Prosecutors asked the judge to revise the instructions he gave on what constitutes a war crime to the jurors.
Defence lawyers said the instructions were correct, but that if the judge found otherwise, a mistrial should be declared.
Hamdan faces a possible sentence of life in prison if at least four of the six-member jury find him guilty.
Even if found innocent, he might not be freed, since the US military reserves the right to indefinitely hold "enemy combatants".
Prosecutors said Hamdan was trained to use weapons at an al-Qaeda camp and also "delivered weapons, ammunition or other supplies to al-Qaeda members and associates".
|Hundreds of prisoner remain in detention
at Guantanamo Bay [GALLO/GETTY]
"Hamdan was al-Qaeda, every fact in this case points to that," said John Murphy, a US prosecutor, in closing arguments on Monday, describing Hamdan as an "al-Qaeda warrior".
"This is a classic case of guilt by association," Lieutenant Commander Brian Mizer, an assigned military defence lawyer for Hamdan, told the court.
"Mr Hamdan is not an al-Qaeda warrior, he is not al-Qaeda's last line of defence," Mizer said.
"He's not even an al-Qaeda member."
Hamdan is the first to undergo a full trial at the Guantanamo Bay prison camp and the case is an important test of the military commission system set up as part of the Bush administration's 'war on terror'.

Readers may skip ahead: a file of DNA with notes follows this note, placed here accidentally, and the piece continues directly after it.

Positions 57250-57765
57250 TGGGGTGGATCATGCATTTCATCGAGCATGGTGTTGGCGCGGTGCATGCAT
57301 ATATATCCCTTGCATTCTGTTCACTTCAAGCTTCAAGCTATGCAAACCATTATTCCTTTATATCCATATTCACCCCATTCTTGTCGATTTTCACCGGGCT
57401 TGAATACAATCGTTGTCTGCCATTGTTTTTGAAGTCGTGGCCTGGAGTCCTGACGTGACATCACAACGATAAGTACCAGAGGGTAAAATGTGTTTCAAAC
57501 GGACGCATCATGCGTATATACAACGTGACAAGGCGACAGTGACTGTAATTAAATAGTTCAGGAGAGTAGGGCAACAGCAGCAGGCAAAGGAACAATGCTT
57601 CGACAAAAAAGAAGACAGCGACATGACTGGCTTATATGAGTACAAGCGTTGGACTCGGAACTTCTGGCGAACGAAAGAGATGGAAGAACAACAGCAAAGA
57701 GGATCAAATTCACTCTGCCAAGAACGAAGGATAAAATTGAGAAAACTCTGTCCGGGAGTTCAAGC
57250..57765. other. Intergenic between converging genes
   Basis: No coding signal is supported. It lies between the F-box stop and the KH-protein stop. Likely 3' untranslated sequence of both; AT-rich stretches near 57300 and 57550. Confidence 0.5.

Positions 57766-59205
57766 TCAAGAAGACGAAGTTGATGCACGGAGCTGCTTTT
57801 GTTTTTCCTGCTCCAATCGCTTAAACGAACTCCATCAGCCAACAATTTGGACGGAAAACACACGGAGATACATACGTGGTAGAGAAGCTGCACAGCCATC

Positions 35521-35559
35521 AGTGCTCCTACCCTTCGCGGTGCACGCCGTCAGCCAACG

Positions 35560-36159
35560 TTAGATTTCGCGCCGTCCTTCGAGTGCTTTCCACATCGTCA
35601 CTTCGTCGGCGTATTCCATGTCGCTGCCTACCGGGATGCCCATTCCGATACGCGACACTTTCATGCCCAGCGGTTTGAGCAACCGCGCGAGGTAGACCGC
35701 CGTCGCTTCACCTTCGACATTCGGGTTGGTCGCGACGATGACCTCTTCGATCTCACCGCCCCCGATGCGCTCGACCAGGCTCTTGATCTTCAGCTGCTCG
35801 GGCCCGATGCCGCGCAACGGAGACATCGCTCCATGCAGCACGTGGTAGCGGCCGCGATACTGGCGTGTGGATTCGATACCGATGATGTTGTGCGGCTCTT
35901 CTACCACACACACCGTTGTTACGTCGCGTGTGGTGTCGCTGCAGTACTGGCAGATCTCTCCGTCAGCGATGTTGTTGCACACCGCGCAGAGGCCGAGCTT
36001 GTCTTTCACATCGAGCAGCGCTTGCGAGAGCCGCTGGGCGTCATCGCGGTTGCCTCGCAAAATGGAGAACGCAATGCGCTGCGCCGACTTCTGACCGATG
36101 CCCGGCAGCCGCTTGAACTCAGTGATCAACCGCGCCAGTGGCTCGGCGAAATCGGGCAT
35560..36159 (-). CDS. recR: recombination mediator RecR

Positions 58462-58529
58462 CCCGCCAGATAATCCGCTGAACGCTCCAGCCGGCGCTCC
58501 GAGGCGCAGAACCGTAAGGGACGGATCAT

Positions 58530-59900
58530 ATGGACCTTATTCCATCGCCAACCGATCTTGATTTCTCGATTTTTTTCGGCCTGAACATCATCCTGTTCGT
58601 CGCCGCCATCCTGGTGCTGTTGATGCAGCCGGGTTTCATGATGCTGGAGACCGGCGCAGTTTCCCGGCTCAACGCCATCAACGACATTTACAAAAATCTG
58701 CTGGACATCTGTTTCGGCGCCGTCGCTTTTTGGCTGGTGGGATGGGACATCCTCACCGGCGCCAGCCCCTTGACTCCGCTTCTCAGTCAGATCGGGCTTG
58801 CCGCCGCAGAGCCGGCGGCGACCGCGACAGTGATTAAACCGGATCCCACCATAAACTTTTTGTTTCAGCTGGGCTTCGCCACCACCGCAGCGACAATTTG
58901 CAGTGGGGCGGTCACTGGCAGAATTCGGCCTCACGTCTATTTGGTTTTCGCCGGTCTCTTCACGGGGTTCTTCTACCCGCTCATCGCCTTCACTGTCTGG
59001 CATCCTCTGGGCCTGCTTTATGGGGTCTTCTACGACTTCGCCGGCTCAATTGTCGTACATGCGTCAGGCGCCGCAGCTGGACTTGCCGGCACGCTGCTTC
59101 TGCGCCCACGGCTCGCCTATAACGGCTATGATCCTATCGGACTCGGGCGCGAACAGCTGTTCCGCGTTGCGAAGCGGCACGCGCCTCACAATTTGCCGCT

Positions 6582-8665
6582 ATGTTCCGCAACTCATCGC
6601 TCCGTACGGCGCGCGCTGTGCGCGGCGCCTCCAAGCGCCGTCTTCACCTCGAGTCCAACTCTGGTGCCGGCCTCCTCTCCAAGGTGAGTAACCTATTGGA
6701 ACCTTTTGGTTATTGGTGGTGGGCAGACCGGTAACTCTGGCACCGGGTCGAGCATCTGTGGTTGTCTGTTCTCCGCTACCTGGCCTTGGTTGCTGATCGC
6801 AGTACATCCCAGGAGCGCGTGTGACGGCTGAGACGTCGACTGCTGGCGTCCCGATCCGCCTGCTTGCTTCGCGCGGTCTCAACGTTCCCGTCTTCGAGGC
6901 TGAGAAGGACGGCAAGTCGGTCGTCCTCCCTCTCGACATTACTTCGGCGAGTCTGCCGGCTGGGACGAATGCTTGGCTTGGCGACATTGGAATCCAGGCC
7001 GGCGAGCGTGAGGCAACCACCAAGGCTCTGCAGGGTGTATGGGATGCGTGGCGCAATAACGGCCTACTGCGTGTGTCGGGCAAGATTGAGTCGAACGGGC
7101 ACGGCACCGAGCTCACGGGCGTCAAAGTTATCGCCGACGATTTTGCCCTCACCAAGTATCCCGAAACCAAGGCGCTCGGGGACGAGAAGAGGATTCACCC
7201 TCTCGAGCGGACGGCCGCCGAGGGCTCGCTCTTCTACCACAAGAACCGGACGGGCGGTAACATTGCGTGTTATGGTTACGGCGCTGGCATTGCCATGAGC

The Yemeni was captured at a roadblock in southern Afghanistan in November 2001, allegedly with two surface-to-air missiles in his car.
He says he drove for bin Laden in Afghanistan because he needed the $200 in monthly wages but denies joining al-Qaeda, pledging loyalty to bin Laden or participating in attacks.
Hamdan has already spent six years in prison at the Guantanamo prison camp, and his defence lawyers say he was subjected to abuse while in US custody, including humiliating interrogation tactics and sleep deprivation.
The Bush administration has faced heated criticism over the Guantanamo Bay prison camp and the special tribunals, which operate under different rules to other civilian or military courts.
Only a small group of authorised observers and journalists are allowed into the small courtroom and military authorities prohibit the proceedings to be recorded by television news networks.